Hebert Bucks Up Duck Playoff Hopes


Guy Hebert, the cause of much concern for the Mighty Ducks in recent weeks, was the center of attention after Friday’s game.

Hebert was mobbed by teammates, who surrounded him following a 4-2 victory over the San Jose Sharks that kept the Ducks alive in the race for the playoffs. The message was clear.

Of all the things the Ducks need in the last 10 games to get into the playoffs, Hebert tops the list. When he’s on, the Ducks are on their way. When he’s not right--be it because of injury or inconsistency--they are in trouble.

Friday at the Pond, there was little doubt how the Ducks felt about Hebert.

“He was unbelievable,” defenseman Oleg Tverdovsky said. “He realizes what time of year it is and what we need from him. He is the reason we won tonight.”


That may be a bit over the top. Hebert didn’t add a lot to his career highlight reel.

Then again, when things got dicey, Hebert got on a roll.

The Sharks, who now lead the Ducks by four points in the race for the last playoff spot, peppered Hebert in the first and third periods. They outshot the Ducks, 12-1, during a 15-minute stretch of the third period.

Hebert gave up a goal to Todd Harvey, who jammed he puck point-blank, and a fluke to Jeff Friesen, who had the puck go off his stick into the net while sliding on his face.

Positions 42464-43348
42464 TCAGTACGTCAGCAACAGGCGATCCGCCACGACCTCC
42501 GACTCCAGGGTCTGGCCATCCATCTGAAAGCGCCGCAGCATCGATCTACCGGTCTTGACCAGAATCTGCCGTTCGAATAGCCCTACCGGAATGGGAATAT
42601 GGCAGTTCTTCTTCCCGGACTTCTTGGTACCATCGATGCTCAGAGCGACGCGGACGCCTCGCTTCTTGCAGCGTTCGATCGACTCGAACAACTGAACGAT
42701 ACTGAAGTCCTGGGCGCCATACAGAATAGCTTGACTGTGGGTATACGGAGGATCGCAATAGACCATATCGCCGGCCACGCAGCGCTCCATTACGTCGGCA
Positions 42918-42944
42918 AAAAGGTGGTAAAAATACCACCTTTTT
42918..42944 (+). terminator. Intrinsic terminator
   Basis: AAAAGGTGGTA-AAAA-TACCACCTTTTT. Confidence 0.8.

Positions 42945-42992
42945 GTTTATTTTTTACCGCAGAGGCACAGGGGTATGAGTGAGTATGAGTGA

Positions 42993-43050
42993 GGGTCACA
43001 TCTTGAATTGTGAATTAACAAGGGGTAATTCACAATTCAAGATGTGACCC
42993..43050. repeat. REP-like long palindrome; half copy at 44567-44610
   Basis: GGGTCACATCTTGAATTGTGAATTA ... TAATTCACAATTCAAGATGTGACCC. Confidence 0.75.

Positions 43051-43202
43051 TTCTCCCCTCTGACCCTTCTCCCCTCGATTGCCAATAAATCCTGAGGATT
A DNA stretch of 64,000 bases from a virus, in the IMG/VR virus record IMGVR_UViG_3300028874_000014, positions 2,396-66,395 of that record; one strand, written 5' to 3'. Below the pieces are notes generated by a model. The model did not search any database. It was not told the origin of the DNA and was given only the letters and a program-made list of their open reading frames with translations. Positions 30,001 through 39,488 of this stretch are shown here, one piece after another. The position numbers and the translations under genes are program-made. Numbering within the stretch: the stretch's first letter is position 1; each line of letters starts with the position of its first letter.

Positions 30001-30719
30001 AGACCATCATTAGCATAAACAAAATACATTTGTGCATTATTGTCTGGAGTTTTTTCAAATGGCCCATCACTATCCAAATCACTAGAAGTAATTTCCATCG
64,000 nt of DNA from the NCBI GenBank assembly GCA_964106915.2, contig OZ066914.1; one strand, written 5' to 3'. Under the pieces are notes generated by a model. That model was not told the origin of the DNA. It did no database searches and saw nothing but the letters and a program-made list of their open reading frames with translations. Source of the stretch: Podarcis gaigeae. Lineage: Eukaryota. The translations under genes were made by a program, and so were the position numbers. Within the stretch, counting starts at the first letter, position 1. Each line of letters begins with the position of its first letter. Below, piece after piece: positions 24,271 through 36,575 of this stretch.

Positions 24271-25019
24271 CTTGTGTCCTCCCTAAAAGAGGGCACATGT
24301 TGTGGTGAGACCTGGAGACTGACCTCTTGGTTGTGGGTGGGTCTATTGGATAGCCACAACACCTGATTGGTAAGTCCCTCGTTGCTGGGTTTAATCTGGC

Delete those two plays, and Hebert was perfect. Even with those goals, he was close, stopping 36 of 38 shots.

“When Guy is on, we have a chance to win,” Coach Craig Hartsburg said. “And he was outstanding tonight.”

This hasn’t been the best of seasons for Hebert, the last original Duck. His hot streaks have seemed shorter and his bad nights have been glaring.

Hebert hit an extended rough patch in early February. During a nine-game stretch, he gave up 33 goals, an average of 3.67 per game.

Frustration by all concerned hit a zenith in a 4-3 overtime loss to the New York Rangers on March 8. With the game seemingly won, Hebert let in a soft tying goal with less than two minutes left, which caused Hartsburg to throw a fit on the bench.

Health has also been a concern.

Five times this season, Hebert has been slammed into the net. He missed two games with a neck injury suffered when Phoenix’s Keith Tkachuk took at run at him in December. Hebert was knocked into the net in three consecutive games in February.

Saturday in St. Louis, he was knocked into the net twice, the second time on an accidental collision with teammate Paul Kariya. Hebert, who had stonewalled the Blues through three periods and part of overtime, had to be helped off the ice and was not seen again for days.

He reemerged Wednesday and stopped 20 of 22 shots in a 2-2 tie with the Kings.

“Everyone has slumps,” left wing Kariya said. “That’s just a part of hockey, a part of any sport. Guy has dealt with it, picked up his work ethic and now he is being rewarded.”